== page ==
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10 Things Ireland Does Better (& 10 Things It Doesn’t)

Jun 30, 2016 5:30:00 PM / by Stephanie Sadler

CAPAStudyAbroad_Dublin_Official_Blogger_Shanell_Peterson_-_Square.jpgShanell Peterson is an official CAPA blogger for summer 2016, sharing her story in weekly posts on CAPA World. A journalism major South Dakota State University, she is studying abroad in Dublin this term.

In this week's post, Shanell shares a few of her observations of life in Ireland as it compares to the US. 

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Last weekend, two of my friends and I went to Rome. It was a wonderful adventure filled with culture, new friends, and awesome Instagram photos. However, even though I had an amazing time, I found myself missing Dublin. Ireland truly is becoming my home away from home. Even so, there are some things that I miss in America, and that’s what inspired me to write this article. Here are 10 things Ireland does better than the US and 10 things it doesn’t (complete with personal anecdotes).

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10 Things Ireland Does Better... 

1. DOORS. This is an odd one to start out with, but let me explain. Dublin’s doors are gorgeous. I’m not sure the exact history behind them yet, but most houses have a big, painted door with a rounded window at the top. It adds something unique and beautiful to the neighborhoods.

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Photo: Here is just two of the many, many unique and beautiful doors you’ll find in Dublin.

2. STRAWS. Straight straws are very rare here. Instead, you’ll get a bendy straw for your drinks. It’s a small perk, but it’s a fun one nonetheless.

3. BREAKFAST. A full Irish breakfast consists of sausage, black pudding (Don’t ask what it is. Just eat it. It’s not bad.), hash browns, toast, eggs, mushrooms, beans, and more. I’ve never had a more filling meal to start my day before.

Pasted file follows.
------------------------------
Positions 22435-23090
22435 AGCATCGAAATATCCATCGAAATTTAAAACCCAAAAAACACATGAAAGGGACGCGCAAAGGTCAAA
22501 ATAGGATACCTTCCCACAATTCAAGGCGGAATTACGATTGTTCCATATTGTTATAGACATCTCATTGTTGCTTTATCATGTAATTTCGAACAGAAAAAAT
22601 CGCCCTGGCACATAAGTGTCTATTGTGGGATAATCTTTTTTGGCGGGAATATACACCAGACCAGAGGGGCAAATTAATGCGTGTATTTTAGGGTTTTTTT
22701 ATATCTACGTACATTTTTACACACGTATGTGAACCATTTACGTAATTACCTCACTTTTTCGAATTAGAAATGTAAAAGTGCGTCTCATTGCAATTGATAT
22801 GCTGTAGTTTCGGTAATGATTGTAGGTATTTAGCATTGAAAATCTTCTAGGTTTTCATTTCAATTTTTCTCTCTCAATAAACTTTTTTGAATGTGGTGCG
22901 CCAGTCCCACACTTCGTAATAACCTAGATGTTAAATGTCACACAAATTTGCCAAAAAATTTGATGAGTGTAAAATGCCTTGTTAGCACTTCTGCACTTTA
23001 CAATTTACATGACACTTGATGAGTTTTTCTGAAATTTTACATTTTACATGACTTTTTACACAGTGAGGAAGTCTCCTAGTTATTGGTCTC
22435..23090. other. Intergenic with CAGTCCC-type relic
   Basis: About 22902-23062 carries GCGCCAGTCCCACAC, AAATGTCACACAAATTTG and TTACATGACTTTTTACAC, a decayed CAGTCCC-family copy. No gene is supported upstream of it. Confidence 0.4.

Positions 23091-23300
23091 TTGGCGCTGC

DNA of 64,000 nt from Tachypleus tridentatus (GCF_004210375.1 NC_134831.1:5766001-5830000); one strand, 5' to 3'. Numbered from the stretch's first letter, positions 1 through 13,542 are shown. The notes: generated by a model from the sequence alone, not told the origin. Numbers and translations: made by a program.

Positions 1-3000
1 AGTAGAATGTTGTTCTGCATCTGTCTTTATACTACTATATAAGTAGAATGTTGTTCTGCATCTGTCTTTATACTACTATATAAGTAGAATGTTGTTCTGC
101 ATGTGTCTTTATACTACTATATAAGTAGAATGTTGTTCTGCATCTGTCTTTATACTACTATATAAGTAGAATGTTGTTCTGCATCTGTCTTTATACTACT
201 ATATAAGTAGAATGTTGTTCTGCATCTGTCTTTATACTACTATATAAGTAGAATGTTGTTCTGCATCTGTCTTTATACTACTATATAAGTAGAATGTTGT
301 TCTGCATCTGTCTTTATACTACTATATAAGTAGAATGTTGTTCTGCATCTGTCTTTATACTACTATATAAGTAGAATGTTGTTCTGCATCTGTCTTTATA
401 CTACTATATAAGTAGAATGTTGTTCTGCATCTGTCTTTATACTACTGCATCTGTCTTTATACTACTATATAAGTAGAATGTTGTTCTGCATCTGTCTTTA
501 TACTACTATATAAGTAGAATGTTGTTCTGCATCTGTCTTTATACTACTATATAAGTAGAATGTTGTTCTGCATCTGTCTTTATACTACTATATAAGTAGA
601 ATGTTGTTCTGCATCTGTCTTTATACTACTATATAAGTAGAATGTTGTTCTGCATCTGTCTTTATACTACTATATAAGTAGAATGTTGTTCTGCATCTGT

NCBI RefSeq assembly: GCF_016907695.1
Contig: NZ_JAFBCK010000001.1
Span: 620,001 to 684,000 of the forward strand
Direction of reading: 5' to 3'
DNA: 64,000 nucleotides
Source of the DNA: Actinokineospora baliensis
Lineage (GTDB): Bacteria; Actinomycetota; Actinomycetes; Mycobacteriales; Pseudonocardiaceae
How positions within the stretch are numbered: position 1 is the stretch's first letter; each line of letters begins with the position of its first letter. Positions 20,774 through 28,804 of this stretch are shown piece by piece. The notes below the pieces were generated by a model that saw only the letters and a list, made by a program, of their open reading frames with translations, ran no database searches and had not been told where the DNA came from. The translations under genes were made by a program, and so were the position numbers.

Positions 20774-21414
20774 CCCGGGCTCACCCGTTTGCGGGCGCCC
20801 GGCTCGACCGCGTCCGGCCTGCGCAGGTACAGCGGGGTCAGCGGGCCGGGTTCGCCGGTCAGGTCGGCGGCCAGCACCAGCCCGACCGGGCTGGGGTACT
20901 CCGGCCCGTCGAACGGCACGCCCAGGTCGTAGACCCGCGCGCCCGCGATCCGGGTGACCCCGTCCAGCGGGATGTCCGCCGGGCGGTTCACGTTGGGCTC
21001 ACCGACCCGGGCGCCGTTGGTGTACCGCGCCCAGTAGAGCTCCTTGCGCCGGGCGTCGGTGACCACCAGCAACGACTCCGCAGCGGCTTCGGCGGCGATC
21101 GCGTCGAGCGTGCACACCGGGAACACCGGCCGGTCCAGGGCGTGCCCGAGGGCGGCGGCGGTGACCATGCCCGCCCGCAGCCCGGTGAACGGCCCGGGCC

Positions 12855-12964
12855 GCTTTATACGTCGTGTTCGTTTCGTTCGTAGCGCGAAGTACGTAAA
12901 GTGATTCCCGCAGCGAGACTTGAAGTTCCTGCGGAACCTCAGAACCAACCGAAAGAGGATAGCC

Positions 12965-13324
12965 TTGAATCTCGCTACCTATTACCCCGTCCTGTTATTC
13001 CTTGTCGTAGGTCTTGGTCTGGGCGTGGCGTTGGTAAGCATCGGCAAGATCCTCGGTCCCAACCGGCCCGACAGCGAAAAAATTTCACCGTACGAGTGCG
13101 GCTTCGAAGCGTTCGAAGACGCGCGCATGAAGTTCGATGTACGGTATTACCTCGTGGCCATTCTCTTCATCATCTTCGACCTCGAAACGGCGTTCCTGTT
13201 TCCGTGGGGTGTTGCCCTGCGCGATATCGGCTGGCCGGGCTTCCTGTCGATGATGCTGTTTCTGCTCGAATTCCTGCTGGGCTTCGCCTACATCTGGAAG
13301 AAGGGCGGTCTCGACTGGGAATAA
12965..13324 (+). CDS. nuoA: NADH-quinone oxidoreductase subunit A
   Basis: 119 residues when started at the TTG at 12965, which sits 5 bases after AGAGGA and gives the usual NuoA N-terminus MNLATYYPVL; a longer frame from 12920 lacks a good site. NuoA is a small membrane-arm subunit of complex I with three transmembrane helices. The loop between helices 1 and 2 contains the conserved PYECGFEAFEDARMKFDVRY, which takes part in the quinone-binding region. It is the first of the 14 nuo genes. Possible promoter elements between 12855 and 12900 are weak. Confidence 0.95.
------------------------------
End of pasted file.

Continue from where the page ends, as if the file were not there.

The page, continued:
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Photo: While filling, I didn’t find this breakfast particularly tasty. I’ll try other full Irish breakfasts to see if there are any better ones out there!

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Photo: Amber and I tried black pudding for the first time at NOSHington.

4. NOT TAKING EVERYTHING SO SERIOUSLY. My first week of my internship, we were given free tickets to an event called The Taste of Dublin. This event actually took place in the park next to our office, so we went there for lunch. When we got there one of my supervisors looked at me and said, “Are you OK with taking a longer lunch today?” This flexibility is the norm here, and I love how it makes everything much less stressful.

5. TEA. I didn’t like tea before I came to Ireland. On my first day, the people at my internship put milk and sugar in a cup of tea they offered me, and I’ve been hooked ever since.

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Photo: This adorable photo of Amber sums up how I feel about tea with milk and sugar.

6. HOSPITALITY. Speaking of offering a cup of tea to someone, the Irish do hospitality right. No matter who you are—a coworker, a subordinate, the CEO of a company—everyone offers tea to whoever wants one. In fact, the plumber came to my house one day and while he was fixing our shower I peaked my head in and said for the first time, “Would you like a cup of tea when you're finished?” He was delighted and gratefully accepted. For twenty minutes, my housemate and I had a wonderful conversation with this man. I wouldn’t have thought of doing that when I was in the States.